Amritsar, November 15
Despite tall claims by the Punjab Government, drug abuse is rampant in the holy city. The police have identified 31 hotspots — 26 in the city and five in the rural belt.
Cops zero in on 31 trouble zones
- A majority of the addicts are using heroin & narcotic powder while medicinal drugs are also being misused to get a high
- The police have identified 31 hotspots — 26 in the city and five in the rural belt — where drugs are ‘easily available’
- There are 56 OOAT centres in the district, which are struggling with shortcomings such as shortage of staff, including counsellors
“We have identified 26 drug hotspots in the city. These were identified on the basis of police record regarding the seizure of narcotic substances, number of drug peddlers arrested and number of drug abuse victims identified during the past few years,” said Parminder Singh Bhandal, Deputy Commissioner of Police (Law and Order)
Maqboolpura, Anngarh, Gate Hakima, Gujjarpura, Islamabad, Kot Khalsa, Putlighar, Mohkampura, areas located on the Tarn Taran road, localities such as Verka, Gwal Mandi and those near Rattan Singh Chowk are among the hotspots identified by the police.
Dr Taranjit Singh, medical officer attached with the Out-patient Opioid Assisted Treatment (OOAT) centre at Maqboolpura, said a majority of the victims were using heroin and narcotic powder while medicinal drugs were also being misused to get a high. A large number of victims included economically weaker sections of society while patients from upper classes were also approaching de-addiction centres for treatment. He, however, said the number of patients with the centre had increased because of a police crackdown. There are over 20,000 drug addicts registered with the government-run OOAT centres opened for the rehabilitation of drug addicts. However, sources in the Health Department said the number was much higher. “Many drug addicts did not approach these clinics for treatment,” they said.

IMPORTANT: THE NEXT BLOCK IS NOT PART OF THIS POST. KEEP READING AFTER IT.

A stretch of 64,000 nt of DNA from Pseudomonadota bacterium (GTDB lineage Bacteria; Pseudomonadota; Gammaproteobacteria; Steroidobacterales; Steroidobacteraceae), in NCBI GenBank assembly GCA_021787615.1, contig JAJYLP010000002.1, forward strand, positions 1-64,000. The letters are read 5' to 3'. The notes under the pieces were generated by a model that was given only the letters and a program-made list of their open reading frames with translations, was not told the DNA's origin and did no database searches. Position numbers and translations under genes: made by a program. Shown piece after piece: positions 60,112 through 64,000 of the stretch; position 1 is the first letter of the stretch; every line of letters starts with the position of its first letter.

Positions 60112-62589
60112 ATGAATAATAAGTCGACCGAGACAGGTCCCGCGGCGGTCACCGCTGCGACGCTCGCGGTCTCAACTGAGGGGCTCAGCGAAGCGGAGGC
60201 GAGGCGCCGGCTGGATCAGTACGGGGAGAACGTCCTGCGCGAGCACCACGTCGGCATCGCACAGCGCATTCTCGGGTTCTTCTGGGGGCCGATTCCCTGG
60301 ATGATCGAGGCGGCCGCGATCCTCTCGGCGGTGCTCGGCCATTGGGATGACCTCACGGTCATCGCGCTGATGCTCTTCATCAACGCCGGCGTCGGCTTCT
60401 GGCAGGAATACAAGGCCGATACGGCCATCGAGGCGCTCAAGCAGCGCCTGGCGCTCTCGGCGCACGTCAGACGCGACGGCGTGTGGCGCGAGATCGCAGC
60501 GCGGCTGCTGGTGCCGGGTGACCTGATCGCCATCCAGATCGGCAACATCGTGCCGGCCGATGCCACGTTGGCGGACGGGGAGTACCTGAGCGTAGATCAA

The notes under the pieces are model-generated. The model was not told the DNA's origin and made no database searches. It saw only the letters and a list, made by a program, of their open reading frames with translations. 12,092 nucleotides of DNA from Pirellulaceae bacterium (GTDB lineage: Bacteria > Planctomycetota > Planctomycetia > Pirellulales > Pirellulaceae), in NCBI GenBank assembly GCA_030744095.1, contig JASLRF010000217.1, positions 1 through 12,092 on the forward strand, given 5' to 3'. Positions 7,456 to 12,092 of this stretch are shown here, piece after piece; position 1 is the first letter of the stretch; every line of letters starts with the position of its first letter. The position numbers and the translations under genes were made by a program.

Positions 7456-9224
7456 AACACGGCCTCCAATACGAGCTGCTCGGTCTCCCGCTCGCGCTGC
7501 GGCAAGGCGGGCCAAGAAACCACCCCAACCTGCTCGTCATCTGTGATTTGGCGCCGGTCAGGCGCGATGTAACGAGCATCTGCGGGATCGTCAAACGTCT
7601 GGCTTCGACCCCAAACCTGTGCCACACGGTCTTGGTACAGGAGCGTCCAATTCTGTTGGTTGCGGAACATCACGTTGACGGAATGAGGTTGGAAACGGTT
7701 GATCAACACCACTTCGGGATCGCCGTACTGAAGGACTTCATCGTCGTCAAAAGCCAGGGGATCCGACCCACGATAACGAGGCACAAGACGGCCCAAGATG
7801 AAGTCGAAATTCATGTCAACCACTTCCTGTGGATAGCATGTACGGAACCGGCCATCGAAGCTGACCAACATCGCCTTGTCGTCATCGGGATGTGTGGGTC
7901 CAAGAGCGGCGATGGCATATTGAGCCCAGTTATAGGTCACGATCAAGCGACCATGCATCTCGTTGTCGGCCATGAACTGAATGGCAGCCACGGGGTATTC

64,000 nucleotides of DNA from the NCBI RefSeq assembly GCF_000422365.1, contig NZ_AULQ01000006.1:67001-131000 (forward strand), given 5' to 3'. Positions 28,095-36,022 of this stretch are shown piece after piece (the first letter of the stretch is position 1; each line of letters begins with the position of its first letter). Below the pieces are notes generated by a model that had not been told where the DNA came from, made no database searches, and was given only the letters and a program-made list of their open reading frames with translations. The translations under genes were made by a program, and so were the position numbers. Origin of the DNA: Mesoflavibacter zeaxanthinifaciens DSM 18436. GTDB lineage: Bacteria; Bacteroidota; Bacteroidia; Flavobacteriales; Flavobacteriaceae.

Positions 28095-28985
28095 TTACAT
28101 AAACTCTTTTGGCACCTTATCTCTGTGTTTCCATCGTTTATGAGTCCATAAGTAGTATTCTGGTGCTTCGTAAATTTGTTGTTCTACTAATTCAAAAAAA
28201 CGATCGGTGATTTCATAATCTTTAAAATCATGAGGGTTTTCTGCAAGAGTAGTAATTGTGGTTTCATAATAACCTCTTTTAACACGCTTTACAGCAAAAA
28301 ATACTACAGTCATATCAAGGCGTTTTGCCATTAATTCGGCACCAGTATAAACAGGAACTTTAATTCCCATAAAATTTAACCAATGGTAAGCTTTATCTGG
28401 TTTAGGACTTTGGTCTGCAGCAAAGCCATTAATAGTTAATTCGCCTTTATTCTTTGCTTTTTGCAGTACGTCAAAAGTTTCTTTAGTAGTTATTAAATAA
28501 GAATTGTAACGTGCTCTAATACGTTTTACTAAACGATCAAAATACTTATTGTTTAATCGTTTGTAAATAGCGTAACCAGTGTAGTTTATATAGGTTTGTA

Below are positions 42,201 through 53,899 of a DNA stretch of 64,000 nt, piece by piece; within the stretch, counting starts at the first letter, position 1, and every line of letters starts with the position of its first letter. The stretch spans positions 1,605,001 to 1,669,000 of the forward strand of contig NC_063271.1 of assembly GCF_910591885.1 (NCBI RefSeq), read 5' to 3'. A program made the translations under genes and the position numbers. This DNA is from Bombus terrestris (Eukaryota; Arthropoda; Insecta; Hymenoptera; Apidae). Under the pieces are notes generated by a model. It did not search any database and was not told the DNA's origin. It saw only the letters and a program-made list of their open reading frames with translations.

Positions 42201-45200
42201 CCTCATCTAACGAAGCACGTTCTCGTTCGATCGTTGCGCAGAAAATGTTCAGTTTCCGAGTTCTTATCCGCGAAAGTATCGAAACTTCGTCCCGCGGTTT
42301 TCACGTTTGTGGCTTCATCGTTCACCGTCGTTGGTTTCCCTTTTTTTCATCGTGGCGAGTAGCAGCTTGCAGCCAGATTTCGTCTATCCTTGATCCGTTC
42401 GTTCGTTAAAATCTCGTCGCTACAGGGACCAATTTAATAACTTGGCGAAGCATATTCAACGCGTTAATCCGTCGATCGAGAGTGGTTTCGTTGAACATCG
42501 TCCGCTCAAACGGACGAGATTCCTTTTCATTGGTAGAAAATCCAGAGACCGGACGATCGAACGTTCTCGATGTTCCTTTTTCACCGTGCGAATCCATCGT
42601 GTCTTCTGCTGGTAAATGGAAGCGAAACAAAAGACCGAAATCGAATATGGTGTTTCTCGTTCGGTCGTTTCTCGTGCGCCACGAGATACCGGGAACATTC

There are 56 OOAT centres in the district. Nevertheless, these centres are struggling with several shortcomings such as shortage of staff, including counsellors, defeating the purpose for which these were opened. The health authorities had recently written to the state government for appointing staff so that these centres could run efficiently.
Recently, social media has been flooded with videos showing drug addicts under the influence of drugs, exposing the hollow claims being made by the state government and the police.
A resident of the Maqboolpura area said not only locals, addicts, including women, came from outside the city too to get their daily dose of drugs here. Recently, a video of a newly married girl went viral on social media who was allegedly under the influence of drugs.
A Verka resident wishing not to be named said the picture in the township and the nearby Fatehgarh Sugarchak village was dismal. Youth in their twenties consumed “chitta” daily. “They got a dose for Rs 200 to Rs 300, which was easily available. They inject the drug, which has led to an outbreak of HIV in the township,” he pointed out.
Bhandal said besides keeping an eye on history-sheeters, the police were also identifying new entrants in the illegal trade by deputing cops in plain clothes. He said the main focus was on breaking the supply chain. Cordon and search operations were being conducted on a regular basis
Amritsar (Rural) police chief Swapan Sharma said the rural belt had five drug hotspots. “We are mapping these areas by ascertaining the credentials of every person living in the vicinity. We are identifying those who have amassed huge properties beyond their known sources of income,” he said. He said routine nakas had also been increased and suspects were being detained.
Most Read In 24 Hours
Don't MissView All
27 outfits attend all-party meeting | Flag 14 discussion poi...
Hindenburg sticks to ‘fraud’ charge | Share prices slide fur...